Hodgkin disease, immunodeficiency, aplastic anemia, or lymphohistiocytic disorder following acute EBV in- 5. Lymphoma, leukemia, or brain tumor.
fection and having maternal cousins, uncles, or neph-ews with a history of similar diagnoses following acute Congenital thrombocytopenia with small platelets is the diagnostic hallmark of Wiskott–Aldrich syndrome.
Many patients present with bloody diarrhea in the first month of life. Eczema, which occurs in some but not all Hodgkin disease, immunodeficiency, aplastic anemia, patients, may be the predominant clinical problem.
or lymphohistiocytic disorder following acute EBV in- Otitis and sinusitis, and infections due to herpes sim- plex and EBV, are particularly troublesome. Many pa-tients have increased IgE and IgA with low IgM. T cell numbers and function decline with age. There is anincreased incidence of autoimmune manifestations Males with XLP are usually asymptomatic until they (vasculitis, hemolytic anemia, glomerulonephritis) and develop EBV infection, which may cause fulminant tumors (leukemia, lymphoma, EBV-related brain tu- hepatitis (60% of all patients), particularly in young mor). Occasional patients have moderate thrombocyto- children. Hodgkin or non-Hodgkin lymphoma (30%) penia (50,000 to 100,000 platelets/mm3) and no other and/or immune deficiency with low serum IgG and abnormal NK cell function (30%) are more likely todevelop in older patients. Less common manifestations X-Linked Lymphoproliferative Syndrome (XLP)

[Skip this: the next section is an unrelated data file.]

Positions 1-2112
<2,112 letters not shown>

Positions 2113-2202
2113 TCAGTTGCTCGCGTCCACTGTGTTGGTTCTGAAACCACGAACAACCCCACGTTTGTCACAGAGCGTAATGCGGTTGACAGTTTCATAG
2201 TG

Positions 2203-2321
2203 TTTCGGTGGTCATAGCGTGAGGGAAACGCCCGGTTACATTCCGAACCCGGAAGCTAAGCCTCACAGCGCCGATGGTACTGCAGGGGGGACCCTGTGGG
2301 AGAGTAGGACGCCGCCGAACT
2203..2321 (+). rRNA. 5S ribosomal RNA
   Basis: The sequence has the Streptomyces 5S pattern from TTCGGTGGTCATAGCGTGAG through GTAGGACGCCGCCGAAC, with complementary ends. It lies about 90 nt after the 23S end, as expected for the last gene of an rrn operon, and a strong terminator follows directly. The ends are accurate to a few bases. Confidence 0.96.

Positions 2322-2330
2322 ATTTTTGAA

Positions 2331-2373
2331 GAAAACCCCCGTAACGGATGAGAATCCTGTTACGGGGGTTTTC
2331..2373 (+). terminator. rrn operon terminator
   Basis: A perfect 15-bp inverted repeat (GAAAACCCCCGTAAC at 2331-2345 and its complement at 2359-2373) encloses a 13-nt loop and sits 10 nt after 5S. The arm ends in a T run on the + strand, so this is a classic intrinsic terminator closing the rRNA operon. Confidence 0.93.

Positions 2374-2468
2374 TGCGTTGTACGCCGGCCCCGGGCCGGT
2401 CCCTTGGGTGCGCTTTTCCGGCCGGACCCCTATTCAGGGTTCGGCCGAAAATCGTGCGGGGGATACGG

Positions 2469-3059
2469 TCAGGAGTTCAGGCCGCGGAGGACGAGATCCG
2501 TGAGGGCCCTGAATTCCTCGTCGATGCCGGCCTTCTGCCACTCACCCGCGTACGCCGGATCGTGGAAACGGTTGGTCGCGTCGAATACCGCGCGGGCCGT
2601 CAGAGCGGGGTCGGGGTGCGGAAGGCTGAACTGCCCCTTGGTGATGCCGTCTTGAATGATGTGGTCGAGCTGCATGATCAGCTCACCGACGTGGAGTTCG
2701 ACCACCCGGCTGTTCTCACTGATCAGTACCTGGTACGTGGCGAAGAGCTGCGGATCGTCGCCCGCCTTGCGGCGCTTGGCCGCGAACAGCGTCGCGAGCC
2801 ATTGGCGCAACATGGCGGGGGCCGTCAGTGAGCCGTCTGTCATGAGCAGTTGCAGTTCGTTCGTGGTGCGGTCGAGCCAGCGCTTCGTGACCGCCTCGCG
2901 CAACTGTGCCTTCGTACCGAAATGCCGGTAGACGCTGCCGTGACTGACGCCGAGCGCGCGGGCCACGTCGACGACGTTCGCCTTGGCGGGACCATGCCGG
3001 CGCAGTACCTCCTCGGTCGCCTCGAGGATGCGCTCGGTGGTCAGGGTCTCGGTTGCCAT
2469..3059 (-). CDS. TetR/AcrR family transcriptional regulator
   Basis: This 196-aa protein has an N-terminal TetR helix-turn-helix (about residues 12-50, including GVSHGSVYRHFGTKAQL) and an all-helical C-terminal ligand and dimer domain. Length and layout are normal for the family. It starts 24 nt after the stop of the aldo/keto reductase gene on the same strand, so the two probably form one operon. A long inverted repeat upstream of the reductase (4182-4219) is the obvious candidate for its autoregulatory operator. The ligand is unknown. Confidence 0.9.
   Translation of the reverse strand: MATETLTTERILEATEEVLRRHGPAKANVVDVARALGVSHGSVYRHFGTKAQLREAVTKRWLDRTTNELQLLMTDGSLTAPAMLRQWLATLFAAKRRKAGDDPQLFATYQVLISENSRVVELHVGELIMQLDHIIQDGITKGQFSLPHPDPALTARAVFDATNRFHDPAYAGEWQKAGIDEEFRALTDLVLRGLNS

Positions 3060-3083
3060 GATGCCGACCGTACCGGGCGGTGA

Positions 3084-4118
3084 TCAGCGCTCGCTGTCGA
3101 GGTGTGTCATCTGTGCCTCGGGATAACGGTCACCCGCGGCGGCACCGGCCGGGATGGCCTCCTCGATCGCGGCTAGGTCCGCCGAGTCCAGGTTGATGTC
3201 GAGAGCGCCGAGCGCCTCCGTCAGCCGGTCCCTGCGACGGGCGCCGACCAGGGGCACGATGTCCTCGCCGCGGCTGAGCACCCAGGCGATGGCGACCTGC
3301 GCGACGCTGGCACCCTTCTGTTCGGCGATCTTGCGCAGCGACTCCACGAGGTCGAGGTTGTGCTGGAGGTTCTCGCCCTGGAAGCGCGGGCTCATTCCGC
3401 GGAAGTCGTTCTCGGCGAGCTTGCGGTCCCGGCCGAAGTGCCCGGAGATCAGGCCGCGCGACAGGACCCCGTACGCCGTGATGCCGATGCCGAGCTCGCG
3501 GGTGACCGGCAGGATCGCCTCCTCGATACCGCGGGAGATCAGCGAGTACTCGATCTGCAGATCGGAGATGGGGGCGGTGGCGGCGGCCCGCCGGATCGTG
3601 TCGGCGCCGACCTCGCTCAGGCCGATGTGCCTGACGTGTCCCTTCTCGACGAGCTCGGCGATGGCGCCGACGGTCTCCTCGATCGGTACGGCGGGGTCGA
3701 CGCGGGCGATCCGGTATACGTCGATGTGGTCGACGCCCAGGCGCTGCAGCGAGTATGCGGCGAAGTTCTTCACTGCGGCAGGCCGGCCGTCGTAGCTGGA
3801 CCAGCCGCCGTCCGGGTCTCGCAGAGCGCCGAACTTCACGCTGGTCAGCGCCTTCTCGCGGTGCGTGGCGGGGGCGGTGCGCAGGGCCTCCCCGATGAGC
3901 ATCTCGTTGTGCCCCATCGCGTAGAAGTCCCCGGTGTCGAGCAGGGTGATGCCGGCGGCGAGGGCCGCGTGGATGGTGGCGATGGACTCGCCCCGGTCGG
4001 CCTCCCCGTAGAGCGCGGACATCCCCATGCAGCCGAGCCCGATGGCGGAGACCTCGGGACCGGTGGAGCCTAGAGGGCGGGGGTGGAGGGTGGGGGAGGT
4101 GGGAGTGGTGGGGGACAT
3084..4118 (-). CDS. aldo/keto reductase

include EBV-associated hemophagocytic syndrome and vasculitis. The vast majority of patients die in child-hood; survival rate is very poor for males with fulmi- Male patient with lymphoma/Hodgkin disease, fatal nant hepatitis (Ͻ5%) and higher for those with isolated EBV infection, immunodeficiency, aplastic anemia, or

Source: http://www.micheleturano.it/Documenti%20vari/Conley.pdf

Neuro-marketing's limits and advertising creativity _ branding strategy insider

December 18, 2009 Neuro-Marketing's Limits and Advertising Creativity As a cognitive anthropologist, who some 20 years ago traded backpack and quinine for Dramamine and a Hartmann three-suitor, Iconsult with marketers to assess the base beliefs and longings of various publics. My method is to talk to people as people, not consumers. In that way, I learn about how they transform the world in

Thomson

Guidance for Clinical Trials for Children and AdolescentsÃStefan Wirth, yDeirdre Kelly, zEtienne Sokal, Socha, jjGiorgina Mieli-Vergani,jjAnil Dhawan, e Lacaille, Agne`s Saint Raymond, Olivier, and Taminiaube compared with present therapy. Safety measures should include theMost children with chronic hepatitis C are infected vertically, have a lowstandard recommended laboratory investigations

Copyright © 2010-2014 Medical Pdf Finder